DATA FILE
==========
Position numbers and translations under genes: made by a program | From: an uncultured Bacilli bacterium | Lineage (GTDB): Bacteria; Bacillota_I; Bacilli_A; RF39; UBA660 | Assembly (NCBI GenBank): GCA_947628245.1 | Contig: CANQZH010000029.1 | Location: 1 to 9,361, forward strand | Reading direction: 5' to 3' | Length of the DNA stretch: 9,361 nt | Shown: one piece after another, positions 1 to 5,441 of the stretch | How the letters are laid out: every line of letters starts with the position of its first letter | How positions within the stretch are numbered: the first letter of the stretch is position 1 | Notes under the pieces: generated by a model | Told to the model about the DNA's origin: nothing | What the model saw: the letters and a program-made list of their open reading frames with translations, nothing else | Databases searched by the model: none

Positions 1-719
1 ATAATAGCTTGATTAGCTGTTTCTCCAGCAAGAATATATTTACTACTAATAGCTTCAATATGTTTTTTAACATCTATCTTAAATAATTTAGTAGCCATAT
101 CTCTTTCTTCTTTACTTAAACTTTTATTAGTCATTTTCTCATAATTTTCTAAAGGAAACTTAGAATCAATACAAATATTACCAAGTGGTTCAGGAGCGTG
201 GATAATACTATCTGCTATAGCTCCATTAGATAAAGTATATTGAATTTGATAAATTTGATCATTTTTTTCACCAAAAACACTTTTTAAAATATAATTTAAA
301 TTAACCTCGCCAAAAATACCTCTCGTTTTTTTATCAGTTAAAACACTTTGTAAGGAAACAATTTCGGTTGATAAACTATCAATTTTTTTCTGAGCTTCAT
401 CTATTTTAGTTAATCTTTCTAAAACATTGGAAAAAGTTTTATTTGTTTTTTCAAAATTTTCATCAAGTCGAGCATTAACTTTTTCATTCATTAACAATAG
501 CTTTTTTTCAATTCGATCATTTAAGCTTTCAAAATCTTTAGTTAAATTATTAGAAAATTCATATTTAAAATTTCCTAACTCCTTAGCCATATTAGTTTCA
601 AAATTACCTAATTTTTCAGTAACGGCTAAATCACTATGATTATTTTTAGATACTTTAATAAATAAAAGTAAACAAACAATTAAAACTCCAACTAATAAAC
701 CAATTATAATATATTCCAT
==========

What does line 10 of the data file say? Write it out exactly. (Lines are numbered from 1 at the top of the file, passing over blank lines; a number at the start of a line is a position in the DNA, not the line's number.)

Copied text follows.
701 CAATTATAATATATTCCAT